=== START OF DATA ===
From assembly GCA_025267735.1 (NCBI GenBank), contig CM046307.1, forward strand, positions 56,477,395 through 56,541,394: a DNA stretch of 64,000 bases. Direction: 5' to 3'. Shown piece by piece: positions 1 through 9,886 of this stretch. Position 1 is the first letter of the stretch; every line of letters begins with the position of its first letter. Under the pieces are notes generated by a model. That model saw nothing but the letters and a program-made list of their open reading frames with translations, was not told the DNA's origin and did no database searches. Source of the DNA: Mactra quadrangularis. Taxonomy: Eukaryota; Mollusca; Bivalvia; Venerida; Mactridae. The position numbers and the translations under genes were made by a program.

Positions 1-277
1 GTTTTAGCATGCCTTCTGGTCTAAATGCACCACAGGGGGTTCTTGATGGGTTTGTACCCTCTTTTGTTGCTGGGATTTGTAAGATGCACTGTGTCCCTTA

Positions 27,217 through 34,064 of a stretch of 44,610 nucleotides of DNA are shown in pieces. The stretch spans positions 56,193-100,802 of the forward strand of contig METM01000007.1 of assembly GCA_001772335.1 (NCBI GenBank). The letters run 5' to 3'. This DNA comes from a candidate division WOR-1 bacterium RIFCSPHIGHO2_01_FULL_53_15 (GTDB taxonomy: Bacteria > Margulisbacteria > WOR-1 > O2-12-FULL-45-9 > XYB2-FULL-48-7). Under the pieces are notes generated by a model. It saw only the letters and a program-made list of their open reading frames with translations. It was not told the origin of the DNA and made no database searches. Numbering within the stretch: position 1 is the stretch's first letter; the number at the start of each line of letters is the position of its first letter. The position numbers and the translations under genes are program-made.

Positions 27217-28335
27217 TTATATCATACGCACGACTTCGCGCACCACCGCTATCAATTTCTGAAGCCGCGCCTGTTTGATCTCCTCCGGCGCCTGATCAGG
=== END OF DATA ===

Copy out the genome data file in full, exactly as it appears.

From assembly GCA_025267735.1 (NCBI GenBank), contig CM046307.1, forward strand, positions 56,477,395 through 56,541,394: a DNA stretch of 64,000 bases. Direction: 5' to 3'. Shown piece by piece: positions 1 through 9,886 of this stretch. Position 1 is the first letter of the stretch; every line of letters begins with the position of its first letter. Under the pieces are notes generated by a model. That model saw nothing but the letters and a program-made list of their open reading frames with translations, was not told the DNA's origin and did no database searches. Source of the DNA: Mactra quadrangularis. Taxonomy: Eukaryota; Mollusca; Bivalvia; Venerida; Mactridae. The position numbers and the translations under genes were made by a program.

Positions 1-277
1 GTTTTAGCATGCCTTCTGGTCTAAATGCACCACAGGGGGTTCTTGATGGGTTTGTACCCTCTTTTGTTGCTGGGATTTGTAAGATGCACTGTGTCCCTTA

Positions 27,217 through 34,064 of a stretch of 44,610 nucleotides of DNA are shown in pieces. The stretch spans positions 56,193-100,802 of the forward strand of contig METM01000007.1 of assembly GCA_001772335.1 (NCBI GenBank). The letters run 5' to 3'. This DNA comes from a candidate division WOR-1 bacterium RIFCSPHIGHO2_01_FULL_53_15 (GTDB taxonomy: Bacteria > Margulisbacteria > WOR-1 > O2-12-FULL-45-9 > XYB2-FULL-48-7). Under the pieces are notes generated by a model. It saw only the letters and a program-made list of their open reading frames with translations. It was not told the origin of the DNA and made no database searches. Numbering within the stretch: position 1 is the stretch's first letter; the number at the start of each line of letters is the position of its first letter. The position numbers and the translations under genes are program-made.

Positions 27217-28335
27217 TTATATCATACGCACGACTTCGCGCACCACCGCTATCAATTTCTGAAGCCGCGCCTGTTTGATCTCCTCCGGCGCCTGATCAGG